Having lived in both cities, I can't help but compare them. Capitals of two islands countries where people drive on the left and are known for their politeness (or hypocrisy), both have a similar population (centre/+suburbs 8/11 million for Tokyo and 7/12 million for London). It is difficult to say which one I prefer as both have their advantages and inconvenients. Here is a short summary.
London (4/5) : Legendary underground and doubledeckers. It has more atmosphere than almost anywhere else. Even the taxis are part of the decor. Some trains and buses are a bit old though. London taxi drivers are famous around the world for knowing every nooks and crannies of their city.
Tokyo (3/5) : Clean, bright and spacious trains/metro, but buses tend to be too small (and too low for tall people), too few (once every 15-20min, as opposed to 3-8 min in London), too slow (no bus lane like in London) and often late. One more thing, there are no night buses in Tokyo. Taxis are overpriced and don't know their way around.
London (4/5) : Lots of big and beautiful parks, lots of "wooded squares"
Tokyo (3/5) : Parks are less beautiful and smaller than in London, but there are a few nice traditional gardens.
London (3/5) : Reasonably clean and wide, except in some areas. Still too much traffic even after the new congestion tax.
Tokyo (5/5) : Cleaner and wider pavements than London. Quiet residential backstreets and few traffic jams on big avenues.
London (5/5) : Central London is as good as it gets for architectural beauty. No place in the world can rival Westminster, St James, Regent Street or the core of the City. The suburbs can be ugly though.
Tokyo (2/5) : Apart from a few nice skyscrapers built recently in Shiodome and around Otemachi, and those of West Shinjuku, most of the city is an architectural chaos of concrete only worsened by electric lines and cheap plastic and neons signs.
London (4/5) : With the avent of "new British" food and all can of food the world can offer, London is (surprisingly to some) a paradise for gourmets. The main drawback are the prices to pay for good food, much too high compared to Tokyo. Indian food is especially great.
Tokyo (4/5) : One of the city's claim of fame is the quality of its food, especially Japanese, Korean and Italian (French is variable). Chinese food is not as good as in Europe though, and can be overpriced. It's sometime hard to find other ethnic food, even Mexican, Turkish or Indian. The big plus are the cheap bento and "Japanese fastfood" chains (tendon, ramen, udon, soba, gyudon, karee, etc.)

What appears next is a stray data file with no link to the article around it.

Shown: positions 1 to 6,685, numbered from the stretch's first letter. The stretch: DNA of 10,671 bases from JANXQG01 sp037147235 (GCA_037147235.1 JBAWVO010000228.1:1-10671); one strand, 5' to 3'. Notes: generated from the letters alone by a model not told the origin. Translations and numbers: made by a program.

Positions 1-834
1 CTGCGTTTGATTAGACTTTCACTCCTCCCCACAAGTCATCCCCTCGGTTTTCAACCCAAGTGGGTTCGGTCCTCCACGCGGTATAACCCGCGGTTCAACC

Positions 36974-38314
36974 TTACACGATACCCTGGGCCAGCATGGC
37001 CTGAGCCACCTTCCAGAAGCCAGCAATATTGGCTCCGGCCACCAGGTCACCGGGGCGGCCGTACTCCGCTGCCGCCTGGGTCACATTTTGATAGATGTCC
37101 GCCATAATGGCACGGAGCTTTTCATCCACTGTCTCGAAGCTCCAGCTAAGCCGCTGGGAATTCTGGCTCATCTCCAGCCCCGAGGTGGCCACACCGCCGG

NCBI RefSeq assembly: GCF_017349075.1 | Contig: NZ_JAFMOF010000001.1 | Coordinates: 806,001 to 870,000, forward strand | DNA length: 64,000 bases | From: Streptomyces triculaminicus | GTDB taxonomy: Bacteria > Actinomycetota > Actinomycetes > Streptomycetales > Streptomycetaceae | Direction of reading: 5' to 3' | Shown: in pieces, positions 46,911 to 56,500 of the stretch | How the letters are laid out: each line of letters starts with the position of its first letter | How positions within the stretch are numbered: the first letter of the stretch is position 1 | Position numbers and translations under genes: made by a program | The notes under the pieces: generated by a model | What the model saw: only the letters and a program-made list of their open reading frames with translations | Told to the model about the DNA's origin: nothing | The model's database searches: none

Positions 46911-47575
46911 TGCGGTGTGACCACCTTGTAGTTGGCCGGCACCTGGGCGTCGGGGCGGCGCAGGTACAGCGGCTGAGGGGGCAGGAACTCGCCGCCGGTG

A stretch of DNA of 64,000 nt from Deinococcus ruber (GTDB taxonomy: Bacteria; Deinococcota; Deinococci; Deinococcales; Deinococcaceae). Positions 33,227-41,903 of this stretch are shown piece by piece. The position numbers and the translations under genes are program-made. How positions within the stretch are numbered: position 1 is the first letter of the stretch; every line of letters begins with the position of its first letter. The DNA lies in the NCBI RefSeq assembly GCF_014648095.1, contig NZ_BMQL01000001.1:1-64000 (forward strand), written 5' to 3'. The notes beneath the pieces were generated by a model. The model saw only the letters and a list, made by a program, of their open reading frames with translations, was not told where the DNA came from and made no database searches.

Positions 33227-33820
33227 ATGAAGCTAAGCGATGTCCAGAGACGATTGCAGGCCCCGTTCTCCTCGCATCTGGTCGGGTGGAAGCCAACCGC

London (4/5) : A capital of fashion in itself. Great for boutiques, chains and luxury department stores (no need to introduce Harrods or Selfridges anymore). Not so good when it comes to electronic.
Tokyo (4/5) : Excellent for electronics and brand clothes. Full of department stores. Foreign brand clothes are however overpriced compared to the US and Europe. Everyday imported food (cheese, wine, chocolates, jam, cereals...) is also overpriced and can be hard to find outside specialised shops.
London (3/5) : Too cloudy and rainy, but not that bad. Winters not much colder than Tokyo eventhough London is 2000 km more north. Pleasant summer.
Tokyo (3/5) : Too hot, humid and rainy in summer with numerous typhoons. Mild and dry season (Nov-March) is not bad. The humidity makes it always feel too hot or too cold almost anytime of the year.
Safety & discrimination
London (4/5) : Very safe, although many not as much as Tokyo for petty crimes. Little racism and discrimination considering the huge ethnic mix-up.
Tokyo (4/5) : Very safe city apart from some yakuza activity. Risk of earthquakes. Rampant discrimination against women at work and sometimes against foreigners (esp. real estate companies and the police).
London (3/5) : Too overpriced at the moment, but great buildings in some central districts. Wins for beauty and quality but not price. The suburbs are still mostly ugly.
Tokyo (3/5) : Much cheaper than 15 years ago, but constructions are usually poor quality, typically with no insulation and no central heating. New "mansions" are getting a bit better though. The "reikin" system (key money) in addition to the deposit is hard to accept.
London : 34/45
Tokyo : 31/45